Rex Ryan does nothing by accident.
The things he says in front of the camera and the deals he helps facilitate behind closed doors are by design and done with a purpose.
Oddly enough, some of the same critics who questioned the Jets organization for bringing in players with “questionable” character (such Braylon Edwards, Antonio Cromartie and Santonio Holmes) and players who were thought to be passed their prime (i.e., LaDainian Tomlinson) are now praising the decision-making of Rex Ryan, general manager Mike Tannenbaum and owner Woody Johnson.
Defensive end Trevor Pryce, who played for Ryan in Baltimore, said it's not hard to understand the method to Rex’s madness. He’s a coach who knows what he wants:
Players who have beaten him.
“If you’ve beaten him before, he wants you,” said Pryce. “If you can’t beat’em, put’em on your team. ...He has in his mind what a football team is supposed to be and what kind of parts and pieces you need for a football team and the personalities. Like, I have a very specific role. I’m not supposed to do everything, I’m supposed to do this. LT has a specific role. So we’re like mercenaries in that respect.”
There’s probably 15 or 20 guys that Pryce said he knows "for a fact" Ryan wants. And when they're eventually discarded by their current team, the Jets head coach will be there, ready to lure them to Florham Park, N.J.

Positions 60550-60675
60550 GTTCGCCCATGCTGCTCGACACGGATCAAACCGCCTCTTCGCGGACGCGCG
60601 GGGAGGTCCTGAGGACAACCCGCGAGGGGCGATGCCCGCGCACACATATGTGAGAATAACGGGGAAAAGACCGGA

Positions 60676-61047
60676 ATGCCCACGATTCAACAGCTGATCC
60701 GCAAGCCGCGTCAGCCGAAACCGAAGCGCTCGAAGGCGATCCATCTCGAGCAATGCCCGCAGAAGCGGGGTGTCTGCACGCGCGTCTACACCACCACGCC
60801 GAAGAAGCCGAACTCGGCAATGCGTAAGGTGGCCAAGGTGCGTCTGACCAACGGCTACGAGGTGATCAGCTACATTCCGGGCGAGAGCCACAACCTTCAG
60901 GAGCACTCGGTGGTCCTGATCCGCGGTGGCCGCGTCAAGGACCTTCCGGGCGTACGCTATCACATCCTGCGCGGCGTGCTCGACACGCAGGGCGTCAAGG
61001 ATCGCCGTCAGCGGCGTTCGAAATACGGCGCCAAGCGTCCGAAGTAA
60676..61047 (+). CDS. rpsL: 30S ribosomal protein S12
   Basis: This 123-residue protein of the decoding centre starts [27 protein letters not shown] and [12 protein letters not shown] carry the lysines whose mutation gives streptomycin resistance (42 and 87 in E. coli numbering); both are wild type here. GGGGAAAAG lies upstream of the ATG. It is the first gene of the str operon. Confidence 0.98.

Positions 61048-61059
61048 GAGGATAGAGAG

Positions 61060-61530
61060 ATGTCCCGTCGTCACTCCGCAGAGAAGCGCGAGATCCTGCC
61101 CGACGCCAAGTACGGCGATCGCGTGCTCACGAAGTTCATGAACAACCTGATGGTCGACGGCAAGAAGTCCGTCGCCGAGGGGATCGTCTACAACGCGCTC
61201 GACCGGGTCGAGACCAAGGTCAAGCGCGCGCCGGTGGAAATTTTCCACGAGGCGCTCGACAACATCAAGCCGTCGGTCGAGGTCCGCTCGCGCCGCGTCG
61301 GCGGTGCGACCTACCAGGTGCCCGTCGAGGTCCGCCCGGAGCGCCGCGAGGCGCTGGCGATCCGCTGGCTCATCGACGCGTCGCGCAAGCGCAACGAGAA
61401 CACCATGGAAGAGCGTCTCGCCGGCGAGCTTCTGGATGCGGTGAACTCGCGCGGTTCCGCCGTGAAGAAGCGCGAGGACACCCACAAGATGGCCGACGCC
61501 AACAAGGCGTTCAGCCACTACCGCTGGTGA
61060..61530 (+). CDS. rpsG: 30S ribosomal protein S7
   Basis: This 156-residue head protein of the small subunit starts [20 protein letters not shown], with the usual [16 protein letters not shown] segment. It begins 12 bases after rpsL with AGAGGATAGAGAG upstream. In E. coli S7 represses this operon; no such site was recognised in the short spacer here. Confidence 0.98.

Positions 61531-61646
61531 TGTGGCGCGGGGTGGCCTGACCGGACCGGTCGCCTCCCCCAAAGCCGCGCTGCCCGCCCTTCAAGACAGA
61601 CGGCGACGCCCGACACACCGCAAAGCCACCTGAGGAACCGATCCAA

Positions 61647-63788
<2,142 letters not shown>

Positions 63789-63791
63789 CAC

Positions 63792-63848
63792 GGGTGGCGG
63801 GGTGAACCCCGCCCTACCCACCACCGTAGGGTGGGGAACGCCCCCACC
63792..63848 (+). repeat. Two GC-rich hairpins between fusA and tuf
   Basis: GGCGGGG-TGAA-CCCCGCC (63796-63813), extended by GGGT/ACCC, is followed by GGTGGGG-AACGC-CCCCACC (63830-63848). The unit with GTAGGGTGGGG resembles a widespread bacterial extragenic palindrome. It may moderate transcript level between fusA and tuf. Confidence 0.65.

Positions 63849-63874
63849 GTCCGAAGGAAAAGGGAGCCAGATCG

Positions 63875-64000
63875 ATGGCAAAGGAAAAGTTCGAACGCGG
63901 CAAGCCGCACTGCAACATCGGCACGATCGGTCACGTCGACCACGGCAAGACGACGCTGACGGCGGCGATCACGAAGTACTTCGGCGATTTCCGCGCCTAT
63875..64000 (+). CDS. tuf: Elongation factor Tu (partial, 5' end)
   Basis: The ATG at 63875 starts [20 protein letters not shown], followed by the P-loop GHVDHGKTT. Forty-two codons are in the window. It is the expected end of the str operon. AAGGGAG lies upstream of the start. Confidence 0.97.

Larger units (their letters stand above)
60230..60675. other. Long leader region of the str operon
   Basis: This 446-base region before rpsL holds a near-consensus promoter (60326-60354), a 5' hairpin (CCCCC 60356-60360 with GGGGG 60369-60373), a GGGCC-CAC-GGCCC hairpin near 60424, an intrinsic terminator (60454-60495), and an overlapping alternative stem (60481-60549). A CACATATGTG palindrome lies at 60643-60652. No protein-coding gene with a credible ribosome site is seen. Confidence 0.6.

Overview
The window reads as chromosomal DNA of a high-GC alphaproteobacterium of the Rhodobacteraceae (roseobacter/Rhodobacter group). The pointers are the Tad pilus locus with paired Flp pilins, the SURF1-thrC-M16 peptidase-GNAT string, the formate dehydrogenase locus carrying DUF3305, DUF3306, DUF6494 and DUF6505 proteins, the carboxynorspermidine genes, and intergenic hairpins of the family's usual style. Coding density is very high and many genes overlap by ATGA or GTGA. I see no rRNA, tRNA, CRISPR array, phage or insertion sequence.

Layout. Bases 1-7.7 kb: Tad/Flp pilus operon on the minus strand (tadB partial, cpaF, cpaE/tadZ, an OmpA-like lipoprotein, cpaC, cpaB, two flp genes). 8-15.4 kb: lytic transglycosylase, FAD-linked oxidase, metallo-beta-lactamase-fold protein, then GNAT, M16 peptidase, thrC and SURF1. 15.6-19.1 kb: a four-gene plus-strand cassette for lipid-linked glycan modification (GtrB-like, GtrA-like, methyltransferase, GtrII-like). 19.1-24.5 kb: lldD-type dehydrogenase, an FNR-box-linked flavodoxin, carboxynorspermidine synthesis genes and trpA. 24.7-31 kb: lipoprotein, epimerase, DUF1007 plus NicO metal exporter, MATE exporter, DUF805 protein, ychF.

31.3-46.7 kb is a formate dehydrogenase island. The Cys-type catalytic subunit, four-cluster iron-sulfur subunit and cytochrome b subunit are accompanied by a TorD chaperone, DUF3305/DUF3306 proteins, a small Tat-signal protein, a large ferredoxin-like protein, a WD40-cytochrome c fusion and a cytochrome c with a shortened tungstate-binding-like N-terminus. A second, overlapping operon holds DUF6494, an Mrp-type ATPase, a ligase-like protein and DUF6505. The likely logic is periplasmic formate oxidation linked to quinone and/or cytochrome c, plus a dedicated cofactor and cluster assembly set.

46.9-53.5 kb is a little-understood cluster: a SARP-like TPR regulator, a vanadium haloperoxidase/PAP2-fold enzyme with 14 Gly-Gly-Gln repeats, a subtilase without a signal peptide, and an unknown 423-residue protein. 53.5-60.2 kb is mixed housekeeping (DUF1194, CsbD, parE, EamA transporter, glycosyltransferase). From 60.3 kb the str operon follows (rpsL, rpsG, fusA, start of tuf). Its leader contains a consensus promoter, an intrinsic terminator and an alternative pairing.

"They’ll all be here," said Pryce. "One way or another.”
As the saying goes: Another man’s trash is another man’s treasure.
Case in point: Santonio Holmes, who the Steelers parted ways with in the offseason after several off-the-field incidents.
“How could someone NOT want a Super Bowl MVP,” Pryce asked. “I don’t understand that.”
Case in point: LaDainian Tomlinson.
“Every team should have been bidding on his services,” Pryce said of the running back, whose career has been revived since joining the Jets. “And I don’t care who you’re running back is. The type of guy he is, the type of player he is, you just don’t let people like that go.”